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Sub 37, One of Two New Moog Instruments, Features Arpeggiator, Loads of Control

Moog Music says they will release two new instruments this month. For one, they’ve shared the front panel as a PDF on their site. And it looks like a real departure for Moog – an instrument with extensive arpeggiator and sound controls that looks unlike anything they’ve done before. The Sub 37 is a “paraphonic analog synthesizer.” “Paraphony” means the ability to play multiple notes, but without truly independent voices as on a polyphonic instrument. In the case of the Sub 37, the instrument appears to be duophonic. With that duophony, though, you get some extensive sonic controls and an …

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Synth Geeks in the Hills: Legends and Legendary Machines at Asheville’s Mountain Oasis [Gallery, Videos]

Mountain Oasis, indeed. Asheville, North Carolina, that land of impassioned musicians and Moog manufacture, is unusually blessed in musical riches, especially of the electrified variety. And where once Moog gathered informal performances from synth fans, a recent split in festivals has spawned not one but two blockbuster events, turning this southeastern US hamlet into a kind of mecca for musicians of all stripes. These multiply rather than dividing the events. So, now there’s Moogfest, which this year will happen in spring. And then there’s Mountain Oasis, which took place last month. Both are overflowing with spectacular headliners, in the form …

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Minifooger, Affordable Analog For Your Feet: Details, Photos, Video

I don’t know about you, but I’ve never witnessed a hotcake sale. I can’t say how “selling like hotcakes” goes down. Now we’re seeing more details of the affordable analog stompboxes from Moog. Looking like the ideal stomp effects for both musicians on a budget and the guitarist/bass player, these Minifoogers should sell as fast as hotc– well, as Minifoogers. What they have in common: Analog signal path, with “true bypass” (so when they’re off, they’re off) Aluminum enclosures Optional battery power Single expression pedal input for hands-free control (badly missing on many other nice analog effects) Control voltage input, …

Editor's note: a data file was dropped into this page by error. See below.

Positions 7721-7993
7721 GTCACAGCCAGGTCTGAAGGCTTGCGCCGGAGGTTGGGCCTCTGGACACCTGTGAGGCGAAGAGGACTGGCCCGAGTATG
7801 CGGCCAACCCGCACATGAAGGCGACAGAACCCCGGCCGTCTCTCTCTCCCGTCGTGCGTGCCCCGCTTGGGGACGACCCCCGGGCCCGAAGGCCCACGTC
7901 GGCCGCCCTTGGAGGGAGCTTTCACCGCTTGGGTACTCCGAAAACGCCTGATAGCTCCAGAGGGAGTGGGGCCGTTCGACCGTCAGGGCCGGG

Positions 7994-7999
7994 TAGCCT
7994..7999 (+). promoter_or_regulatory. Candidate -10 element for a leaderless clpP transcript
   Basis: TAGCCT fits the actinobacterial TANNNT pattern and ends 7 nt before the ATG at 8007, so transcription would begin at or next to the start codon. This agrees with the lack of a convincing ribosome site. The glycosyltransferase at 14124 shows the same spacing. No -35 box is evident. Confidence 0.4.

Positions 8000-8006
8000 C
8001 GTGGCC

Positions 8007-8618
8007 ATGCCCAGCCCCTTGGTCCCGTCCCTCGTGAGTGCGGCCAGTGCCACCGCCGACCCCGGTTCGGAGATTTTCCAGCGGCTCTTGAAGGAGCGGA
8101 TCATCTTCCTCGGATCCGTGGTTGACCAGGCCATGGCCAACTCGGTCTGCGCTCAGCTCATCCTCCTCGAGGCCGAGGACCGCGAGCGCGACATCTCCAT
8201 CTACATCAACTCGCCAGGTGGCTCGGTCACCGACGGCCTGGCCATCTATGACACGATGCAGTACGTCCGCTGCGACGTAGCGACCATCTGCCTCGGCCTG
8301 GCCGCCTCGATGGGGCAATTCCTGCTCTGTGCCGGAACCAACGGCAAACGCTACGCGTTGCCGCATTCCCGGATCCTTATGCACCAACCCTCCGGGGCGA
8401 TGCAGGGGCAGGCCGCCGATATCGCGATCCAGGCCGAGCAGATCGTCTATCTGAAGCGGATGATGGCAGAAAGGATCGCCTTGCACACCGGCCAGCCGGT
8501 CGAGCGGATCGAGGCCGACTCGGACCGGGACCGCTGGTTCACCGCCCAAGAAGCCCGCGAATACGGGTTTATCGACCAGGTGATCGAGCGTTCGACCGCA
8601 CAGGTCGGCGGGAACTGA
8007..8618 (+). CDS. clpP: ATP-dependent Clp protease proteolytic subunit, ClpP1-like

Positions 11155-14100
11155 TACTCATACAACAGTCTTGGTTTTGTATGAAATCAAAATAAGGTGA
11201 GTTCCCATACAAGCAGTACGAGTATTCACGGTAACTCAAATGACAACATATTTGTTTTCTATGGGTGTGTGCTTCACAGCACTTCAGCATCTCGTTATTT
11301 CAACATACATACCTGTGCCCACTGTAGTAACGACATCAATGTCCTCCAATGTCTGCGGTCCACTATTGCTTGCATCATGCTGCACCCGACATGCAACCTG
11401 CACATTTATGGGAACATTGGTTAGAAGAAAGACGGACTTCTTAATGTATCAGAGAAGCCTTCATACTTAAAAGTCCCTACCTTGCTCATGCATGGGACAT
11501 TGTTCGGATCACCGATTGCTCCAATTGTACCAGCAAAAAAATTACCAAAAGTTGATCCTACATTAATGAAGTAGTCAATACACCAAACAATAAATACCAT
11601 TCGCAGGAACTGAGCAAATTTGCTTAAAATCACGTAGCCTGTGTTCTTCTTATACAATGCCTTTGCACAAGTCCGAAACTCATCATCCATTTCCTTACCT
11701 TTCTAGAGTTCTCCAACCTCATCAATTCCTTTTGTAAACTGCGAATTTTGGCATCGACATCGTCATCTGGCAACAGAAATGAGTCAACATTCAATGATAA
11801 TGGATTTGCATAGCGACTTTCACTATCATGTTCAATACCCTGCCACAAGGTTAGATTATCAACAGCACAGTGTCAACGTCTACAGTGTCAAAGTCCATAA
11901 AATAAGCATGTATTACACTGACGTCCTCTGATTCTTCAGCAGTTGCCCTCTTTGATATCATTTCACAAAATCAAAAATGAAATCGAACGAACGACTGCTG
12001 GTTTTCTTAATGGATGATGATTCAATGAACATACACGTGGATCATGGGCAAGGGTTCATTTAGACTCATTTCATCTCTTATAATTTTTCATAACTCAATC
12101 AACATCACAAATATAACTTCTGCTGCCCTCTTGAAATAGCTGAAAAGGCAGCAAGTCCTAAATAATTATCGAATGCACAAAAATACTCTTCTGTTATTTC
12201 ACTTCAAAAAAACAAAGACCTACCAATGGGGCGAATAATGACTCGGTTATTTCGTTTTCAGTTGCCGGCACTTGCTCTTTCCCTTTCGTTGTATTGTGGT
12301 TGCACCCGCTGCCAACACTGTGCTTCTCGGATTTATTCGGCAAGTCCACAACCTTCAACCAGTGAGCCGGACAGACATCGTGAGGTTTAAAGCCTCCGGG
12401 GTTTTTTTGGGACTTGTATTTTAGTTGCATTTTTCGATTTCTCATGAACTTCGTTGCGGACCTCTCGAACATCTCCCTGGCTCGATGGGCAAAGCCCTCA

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Leaked: Moog Minifooger Stompboxes, $139-199 [Uninformed Analysis]

American retailer Sweetwater leaked news of Maschine Studio yesterday; today, it’s pocket-sized, affordable versions of Moog effects that seems to be out of the bag. Yes, it’s a rumor, non-official, unconfirmed, yadda yadda – but this one’s hard not to believe at face value, it makes so much sense. The units, many of which appear to be intended for combination with an expression pedal: Delay, US$199: bucket-brigade analog delay. Tremolo, $179: Tremolo pedal with sub. Boost, $139: Both volume pedal and “boost” functions, each with either a more Moog-like voltage-coltrolled amplifier or a classic-sounding operational transconductance amplifier for overdrive. Drive, …

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Moog Says Goodbye to Little Phatty with Lush Video, as Company, Synths Grow

What an extraordinary time of transformation it’s been in music instruments – one which has coincided unintentionally with the development of this site. When the Little Phatty first hit the market in 2006, it really was a very different era. While Moog Music had already shipped the Voyager and brought back Bob Moog’s name to their products, the market was dominated by digital instruments and in particular big workstations. Now, a whole lot of keyboards follow the path established by the Little Phatty: provide affordable instruments for musicians, use analog circuitry, embrace the monosynth, adopt one-to-one control of parameters. It’s …